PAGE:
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Tuesday, September 11, 2018 by Jo Clifton

Council endorsement dances have begun

Political season has truly begun, with groups large and small hosting candidate forums and making endorsements.

Last Friday, enough supporters of both incumbent District 3 Council Member Pio Renteria and his sister, Susana Almanza, came out to vote at the Austin Environmental Democrats meeting to force a dual endorsement of the pair. The group also easily endorsed District 5 Council Member Ann Kitchen, but she has no opponent.

The group could not arrive at a consensus on a choice for District 1 in Northeast Austin or District 8 in Southwest Austin. However, for District 8, candidate Bobby Levinski got 52 percent of its vote and Rich DePalma got 37 percent of its vote. The group requires a candidate to receive 60 percent of the vote before it will endorse, but if two candidates get at least 40 percent of the vote, there is a dual endorsement.

Candidates for mayor and for District 9, the seat currently held by Mayor Pro Tem Kathie Tovo, have been invited to address the group and ask for their endorsement on Sept. 21. The environmental Democrats also endorsed two Williamson County candidates, KT Musselman for Justice of the Peace Precinct 1 and John Bucy for House District 136.

The Austin Central Labor Council has also announced its endorsements: Levinski, and Renteria, Kitchen, Tovo and Mayor Steve Adler for re-election. The group also endorsed the city of Austin’s $925 million bond package and urged its members to vote against propositions J, the proposition dealing with the Land Development Code rewrite, and K, the proposition calling for an audit of every single thing the city of Austin does.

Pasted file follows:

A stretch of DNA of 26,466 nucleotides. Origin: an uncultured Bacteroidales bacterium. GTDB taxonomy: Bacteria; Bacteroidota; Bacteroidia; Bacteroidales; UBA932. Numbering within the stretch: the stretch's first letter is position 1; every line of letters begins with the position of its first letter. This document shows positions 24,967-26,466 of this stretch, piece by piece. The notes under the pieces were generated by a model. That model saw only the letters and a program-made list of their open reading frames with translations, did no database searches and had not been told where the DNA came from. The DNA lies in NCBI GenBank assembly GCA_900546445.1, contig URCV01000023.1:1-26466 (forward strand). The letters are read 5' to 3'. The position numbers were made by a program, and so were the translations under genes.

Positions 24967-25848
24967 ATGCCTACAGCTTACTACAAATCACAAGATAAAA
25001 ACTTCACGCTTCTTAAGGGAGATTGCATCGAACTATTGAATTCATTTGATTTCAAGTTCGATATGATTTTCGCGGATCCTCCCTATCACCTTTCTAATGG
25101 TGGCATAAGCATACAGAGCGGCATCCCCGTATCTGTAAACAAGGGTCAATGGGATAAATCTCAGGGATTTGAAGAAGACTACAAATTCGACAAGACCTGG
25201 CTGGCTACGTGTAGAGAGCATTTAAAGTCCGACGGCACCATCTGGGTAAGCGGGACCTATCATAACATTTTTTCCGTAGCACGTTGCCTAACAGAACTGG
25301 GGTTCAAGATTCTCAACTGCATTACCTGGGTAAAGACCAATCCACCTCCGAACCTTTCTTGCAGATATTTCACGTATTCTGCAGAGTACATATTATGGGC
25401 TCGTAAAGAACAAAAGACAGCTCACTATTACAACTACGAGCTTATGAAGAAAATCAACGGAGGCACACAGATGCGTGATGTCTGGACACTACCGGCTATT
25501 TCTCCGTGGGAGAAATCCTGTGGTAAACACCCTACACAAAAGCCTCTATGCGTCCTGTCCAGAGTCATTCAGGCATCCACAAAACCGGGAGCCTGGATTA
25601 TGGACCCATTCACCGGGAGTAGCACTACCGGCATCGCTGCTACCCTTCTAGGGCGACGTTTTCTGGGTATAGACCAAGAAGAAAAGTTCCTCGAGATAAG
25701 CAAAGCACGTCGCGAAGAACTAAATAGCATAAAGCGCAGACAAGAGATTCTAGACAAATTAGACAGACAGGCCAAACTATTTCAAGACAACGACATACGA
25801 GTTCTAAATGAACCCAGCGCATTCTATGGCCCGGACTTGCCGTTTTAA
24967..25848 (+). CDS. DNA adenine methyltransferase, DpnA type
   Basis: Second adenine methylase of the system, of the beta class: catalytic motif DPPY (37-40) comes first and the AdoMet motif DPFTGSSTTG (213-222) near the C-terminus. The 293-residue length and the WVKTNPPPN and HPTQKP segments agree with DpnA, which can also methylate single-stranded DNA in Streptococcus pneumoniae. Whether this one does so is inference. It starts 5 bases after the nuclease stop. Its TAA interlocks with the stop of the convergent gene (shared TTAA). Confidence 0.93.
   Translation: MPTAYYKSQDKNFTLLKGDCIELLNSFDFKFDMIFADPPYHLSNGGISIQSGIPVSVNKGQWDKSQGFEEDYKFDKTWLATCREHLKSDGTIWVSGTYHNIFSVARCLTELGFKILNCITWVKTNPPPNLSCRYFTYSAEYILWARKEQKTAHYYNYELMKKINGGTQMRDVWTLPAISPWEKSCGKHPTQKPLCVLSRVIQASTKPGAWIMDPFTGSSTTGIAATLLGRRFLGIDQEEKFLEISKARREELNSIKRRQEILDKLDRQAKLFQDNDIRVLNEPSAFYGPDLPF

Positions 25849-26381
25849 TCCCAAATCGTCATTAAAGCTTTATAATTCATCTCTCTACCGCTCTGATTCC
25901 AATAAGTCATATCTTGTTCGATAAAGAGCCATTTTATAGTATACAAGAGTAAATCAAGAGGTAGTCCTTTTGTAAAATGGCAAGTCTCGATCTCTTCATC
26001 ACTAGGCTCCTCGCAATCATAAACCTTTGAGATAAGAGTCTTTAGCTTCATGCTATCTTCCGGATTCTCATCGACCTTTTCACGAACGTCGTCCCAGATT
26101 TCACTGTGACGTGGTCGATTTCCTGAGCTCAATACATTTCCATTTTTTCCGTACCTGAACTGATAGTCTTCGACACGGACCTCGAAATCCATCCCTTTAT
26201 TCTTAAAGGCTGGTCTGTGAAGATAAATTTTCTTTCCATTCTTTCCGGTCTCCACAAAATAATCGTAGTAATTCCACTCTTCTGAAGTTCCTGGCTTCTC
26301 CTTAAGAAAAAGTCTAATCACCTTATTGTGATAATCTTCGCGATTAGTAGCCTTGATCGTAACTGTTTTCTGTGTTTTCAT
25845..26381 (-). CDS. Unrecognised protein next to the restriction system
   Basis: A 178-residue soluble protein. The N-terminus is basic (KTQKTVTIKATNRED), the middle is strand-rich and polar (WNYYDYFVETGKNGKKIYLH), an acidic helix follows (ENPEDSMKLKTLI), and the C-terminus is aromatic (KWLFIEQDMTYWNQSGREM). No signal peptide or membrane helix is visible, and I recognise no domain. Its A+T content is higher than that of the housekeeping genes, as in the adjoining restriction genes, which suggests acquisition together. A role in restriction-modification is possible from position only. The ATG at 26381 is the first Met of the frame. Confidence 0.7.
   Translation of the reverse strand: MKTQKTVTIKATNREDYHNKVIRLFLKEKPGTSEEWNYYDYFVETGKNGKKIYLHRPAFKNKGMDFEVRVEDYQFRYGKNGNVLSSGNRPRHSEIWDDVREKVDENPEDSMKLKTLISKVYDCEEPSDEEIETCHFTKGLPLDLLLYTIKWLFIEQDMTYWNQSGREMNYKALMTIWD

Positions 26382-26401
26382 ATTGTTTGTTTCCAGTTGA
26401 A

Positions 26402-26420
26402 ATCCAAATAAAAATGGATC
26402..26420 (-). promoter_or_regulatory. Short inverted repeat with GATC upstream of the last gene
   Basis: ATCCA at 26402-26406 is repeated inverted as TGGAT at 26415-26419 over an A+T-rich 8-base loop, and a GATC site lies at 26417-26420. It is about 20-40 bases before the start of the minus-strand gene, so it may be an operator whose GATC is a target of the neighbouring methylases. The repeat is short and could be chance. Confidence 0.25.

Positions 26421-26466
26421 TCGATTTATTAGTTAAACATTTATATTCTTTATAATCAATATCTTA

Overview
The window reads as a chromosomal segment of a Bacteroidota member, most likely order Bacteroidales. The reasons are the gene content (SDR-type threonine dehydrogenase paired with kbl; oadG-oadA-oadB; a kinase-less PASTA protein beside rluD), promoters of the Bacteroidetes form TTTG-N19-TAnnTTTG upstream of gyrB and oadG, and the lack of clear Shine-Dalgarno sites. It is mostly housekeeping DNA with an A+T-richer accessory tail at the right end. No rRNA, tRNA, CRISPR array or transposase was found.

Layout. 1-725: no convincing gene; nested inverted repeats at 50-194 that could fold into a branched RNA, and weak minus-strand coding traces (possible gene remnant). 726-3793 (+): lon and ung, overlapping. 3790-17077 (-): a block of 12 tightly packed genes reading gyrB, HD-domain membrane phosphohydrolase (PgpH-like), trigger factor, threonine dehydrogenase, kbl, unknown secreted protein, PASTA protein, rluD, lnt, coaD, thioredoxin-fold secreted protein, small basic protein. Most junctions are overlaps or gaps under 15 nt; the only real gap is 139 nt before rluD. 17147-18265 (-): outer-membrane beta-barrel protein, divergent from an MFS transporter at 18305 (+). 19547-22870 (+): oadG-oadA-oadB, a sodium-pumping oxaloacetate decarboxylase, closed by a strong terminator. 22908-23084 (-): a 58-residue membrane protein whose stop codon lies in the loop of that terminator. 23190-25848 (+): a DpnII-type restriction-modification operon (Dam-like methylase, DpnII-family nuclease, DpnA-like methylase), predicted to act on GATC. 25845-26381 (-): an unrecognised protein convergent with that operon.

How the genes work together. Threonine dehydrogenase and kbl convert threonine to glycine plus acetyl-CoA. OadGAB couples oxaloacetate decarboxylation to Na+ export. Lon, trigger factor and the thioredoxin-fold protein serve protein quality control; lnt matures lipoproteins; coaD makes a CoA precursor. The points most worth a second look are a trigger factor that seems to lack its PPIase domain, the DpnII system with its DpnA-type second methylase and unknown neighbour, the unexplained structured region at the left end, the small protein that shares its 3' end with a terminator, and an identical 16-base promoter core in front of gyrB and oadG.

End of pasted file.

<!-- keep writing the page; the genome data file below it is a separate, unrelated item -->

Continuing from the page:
Political action committees for police, fire and emergency medical service employees are also interviewing candidates and can be expected to announce their endorsements soon.

District 8 candidate Paige Ellis was getting ready for the endorsement meeting of the Circle C Area Democrats Monday afternoon, along with DePalma and Levinski. Voting is done by email so that group will not announce a decision for a couple of days.

The lone Republican running for a chance to follow Council Member Ellen Troxclair is Frank Ward. The Travis County GOP executive committee announced last month that it had voted unanimously to endorse Ward.

Other groups expected to endorse in various races include Black Austin Democrats, Tejano Democrats and Stonewall Democrats, in addition to South Austin Democrats, Northeast Travis County Democrats, West Austin Democrats, Central Austin Democrats as well as University Democrats, and perhaps a few we have forgotten.

Two other groups with a great interest in Austin elections are the political action committees for the Austin Board of Realtors and the Real Estate Council of Austin. They are likely to announce endorsements this month also.

Photo by John Flynn. 

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Key Players & Topics In This Article

Austin City Council: The Austin City Council is the body with legislative purview over the City of Austin. It offers policy direction, while the office of the City Manager implements administrative actions based on those policies. Until 2012, the body contained seven members, including the city's Mayor, all elected at-large. In 2012, City of Austin residents voted to change that system and now 10 members of the Council are elected based on geographic districts. The Mayor continues to be elected at-large.

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